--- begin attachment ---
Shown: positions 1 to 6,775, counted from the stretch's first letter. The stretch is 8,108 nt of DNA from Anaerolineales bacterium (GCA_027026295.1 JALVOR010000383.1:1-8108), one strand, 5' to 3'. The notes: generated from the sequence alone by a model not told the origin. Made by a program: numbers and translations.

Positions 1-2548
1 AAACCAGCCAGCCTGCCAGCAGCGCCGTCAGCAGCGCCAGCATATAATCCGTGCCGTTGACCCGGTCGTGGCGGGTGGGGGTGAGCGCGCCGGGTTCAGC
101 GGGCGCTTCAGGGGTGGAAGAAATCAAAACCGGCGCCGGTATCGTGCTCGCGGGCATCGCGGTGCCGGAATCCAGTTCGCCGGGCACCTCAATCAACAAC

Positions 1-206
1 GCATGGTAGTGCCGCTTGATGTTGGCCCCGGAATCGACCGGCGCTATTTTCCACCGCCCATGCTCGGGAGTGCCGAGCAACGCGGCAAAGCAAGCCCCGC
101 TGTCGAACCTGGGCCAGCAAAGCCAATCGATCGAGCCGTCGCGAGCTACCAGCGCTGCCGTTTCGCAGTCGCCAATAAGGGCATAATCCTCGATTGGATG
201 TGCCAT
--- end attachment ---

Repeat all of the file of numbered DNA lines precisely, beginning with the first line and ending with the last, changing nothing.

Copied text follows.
Shown: positions 1 to 6,775, counted from the stretch's first letter. The stretch is 8,108 nt of DNA from Anaerolineales bacterium (GCA_027026295.1 JALVOR010000383.1:1-8108), one strand, 5' to 3'. The notes: generated from the sequence alone by a model not told the origin. Made by a program: numbers and translations.

Positions 1-2548
1 AAACCAGCCAGCCTGCCAGCAGCGCCGTCAGCAGCGCCAGCATATAATCCGTGCCGTTGACCCGGTCGTGGCGGGTGGGGGTGAGCGCGCCGGGTTCAGC
101 GGGCGCTTCAGGGGTGGAAGAAATCAAAACCGGCGCCGGTATCGTGCTCGCGGGCATCGCGGTGCCGGAATCCAGTTCGCCGGGCACCTCAATCAACAAC

Positions 1-206
1 GCATGGTAGTGCCGCTTGATGTTGGCCCCGGAATCGACCGGCGCTATTTTCCACCGCCCATGCTCGGGAGTGCCGAGCAACGCGGCAAAGCAAGCCCCGC
101 TGTCGAACCTGGGCCAGCAAAGCCAATCGATCGAGCCGTCGCGAGCTACCAGCGCTGCCGTTTCGCAGTCGCCAATAAGGGCATAATCCTCGATTGGATG
201 TGCCAT